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Re: [Yade-users] [Question #676841]: the definition of porosity


On 12/17/18 4:26 PM, Jan Stránský wrote:
Hi Bruno,

A) I am currently not so active contributor, so I do not insist on my point of view

Still the most active, it seems. :)

B) I like my point of view very much :-) and it makes to me much more sense and I wanted to present it here

No luck then. :(
We will have to not mix our replies.
Not a big issue, but an interesting philosophical question.

as I understand DEM and always explained it is that:

I agree, your way to put it is the most common. "Best" not implied.
And actually worst from both scientific and didactic points of view IMO.

> I would suggest that Cundall/Yade DEM makes no assumption of rigidity/overlaps.

but does not make any assumption on non-rigidity at the same time, right? :-)

It does. Starting from an elastic force-displacement equation in the first place really implies non-rigidity.

Relative motion between bodies says nothing about (non)rigidity of the bodies, or?

If you have a sticking (elastic) contact it means two material points from two different objects are co-moving. If at the same time the reference position-orientation of the inertial frames attached to each particle are not undergoing rigid body motion the only solution is that there is an internal deformation somewhere.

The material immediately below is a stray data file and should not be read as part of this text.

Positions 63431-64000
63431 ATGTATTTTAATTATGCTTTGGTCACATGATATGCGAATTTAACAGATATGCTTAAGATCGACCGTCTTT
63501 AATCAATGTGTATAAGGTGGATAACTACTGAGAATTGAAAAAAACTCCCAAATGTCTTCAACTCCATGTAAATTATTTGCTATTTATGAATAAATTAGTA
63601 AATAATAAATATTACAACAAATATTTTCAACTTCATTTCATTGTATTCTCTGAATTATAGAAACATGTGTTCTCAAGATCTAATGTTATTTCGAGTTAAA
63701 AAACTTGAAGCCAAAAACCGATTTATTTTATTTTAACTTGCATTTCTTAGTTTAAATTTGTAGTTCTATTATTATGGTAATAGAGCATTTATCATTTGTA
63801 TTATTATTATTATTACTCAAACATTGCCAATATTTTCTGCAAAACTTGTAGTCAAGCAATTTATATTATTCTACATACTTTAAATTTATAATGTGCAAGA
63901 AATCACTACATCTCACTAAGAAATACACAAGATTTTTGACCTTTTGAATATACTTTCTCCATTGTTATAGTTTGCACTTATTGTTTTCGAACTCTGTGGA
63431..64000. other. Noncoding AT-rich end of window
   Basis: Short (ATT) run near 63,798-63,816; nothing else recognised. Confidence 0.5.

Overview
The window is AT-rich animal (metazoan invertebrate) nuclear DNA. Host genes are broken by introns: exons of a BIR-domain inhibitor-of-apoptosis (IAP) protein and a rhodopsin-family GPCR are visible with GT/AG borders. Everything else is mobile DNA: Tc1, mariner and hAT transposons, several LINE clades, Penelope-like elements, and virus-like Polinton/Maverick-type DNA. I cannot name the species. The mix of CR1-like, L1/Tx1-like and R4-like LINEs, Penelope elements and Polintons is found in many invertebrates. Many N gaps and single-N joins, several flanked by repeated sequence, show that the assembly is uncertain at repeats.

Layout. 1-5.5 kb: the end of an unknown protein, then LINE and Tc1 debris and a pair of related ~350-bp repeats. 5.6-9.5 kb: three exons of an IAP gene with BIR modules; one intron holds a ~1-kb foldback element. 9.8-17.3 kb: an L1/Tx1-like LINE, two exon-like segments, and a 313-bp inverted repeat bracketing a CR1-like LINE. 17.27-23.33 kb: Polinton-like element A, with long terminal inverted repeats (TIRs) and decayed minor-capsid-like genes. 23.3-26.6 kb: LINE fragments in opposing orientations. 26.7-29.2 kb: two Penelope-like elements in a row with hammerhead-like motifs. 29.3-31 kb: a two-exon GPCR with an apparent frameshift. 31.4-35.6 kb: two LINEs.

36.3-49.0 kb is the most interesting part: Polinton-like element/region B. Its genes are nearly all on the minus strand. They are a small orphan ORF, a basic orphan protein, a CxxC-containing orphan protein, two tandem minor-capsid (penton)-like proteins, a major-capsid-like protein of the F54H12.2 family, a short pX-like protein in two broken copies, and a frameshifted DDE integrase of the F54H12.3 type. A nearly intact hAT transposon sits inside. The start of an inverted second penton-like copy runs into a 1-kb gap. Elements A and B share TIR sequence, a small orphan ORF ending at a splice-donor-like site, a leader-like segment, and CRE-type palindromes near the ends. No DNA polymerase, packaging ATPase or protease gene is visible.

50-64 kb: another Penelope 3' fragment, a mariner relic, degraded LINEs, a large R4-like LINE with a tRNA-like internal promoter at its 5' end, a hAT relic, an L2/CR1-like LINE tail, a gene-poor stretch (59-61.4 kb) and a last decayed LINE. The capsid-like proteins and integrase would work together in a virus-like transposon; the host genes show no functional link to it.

> Rejecting the notion of overlap is I think the only way to escape classical ill-posed questions on porosity. "Should overlapped volumes be removed?"

Such question always needs a close context. Missing context is IMO making it most ill-posed.

Yes, this is context-dependent in general. But my claim is that there is not one context in which the geometrical overlap would be justified.

- I have a dense assembly by triaxial compression I squeeze it ti 2/3 of its original volume.. probably in this case it makes sense to somehow treat overlap/deformation.

In that case you certainly need to account for volume change of the solid phase, yes.
Can you evaluate this volume change by the overlaps? NO! Absolutely not.
You'll need volume change as a component of the model.  Selecting an expression randomly (here cumulative overlapped volume) is not a valid replacement for a missing model. And actually overlaps amplify the real volume change of standard materials by far. It can even lead to porosity >1...

Well, you always have some limit on accuracy.
HM tells the volume change for one sphere-sphere contact, but many contacts with "big" overlaps would influence each other and you again ends with an approximation.

"Approximation" is always defined with respect to an ideal, more accurate, value.
2-sphere HM is only an approximation of multi-contact situation, I agree.
Volume change = 0 is then an approximation of the 2-sphere HM when normal disp. tends to zero. Overlapped volume is not an approximation of anything. It's first derivative is way off any physically justified quantity. It sounds better than zero because it is not constant, but it is actually not better. The error by using overlap is larger than by keeping zero (this is assuming that Poisson coefficient of the solid phase is between 0 and 0.5...).



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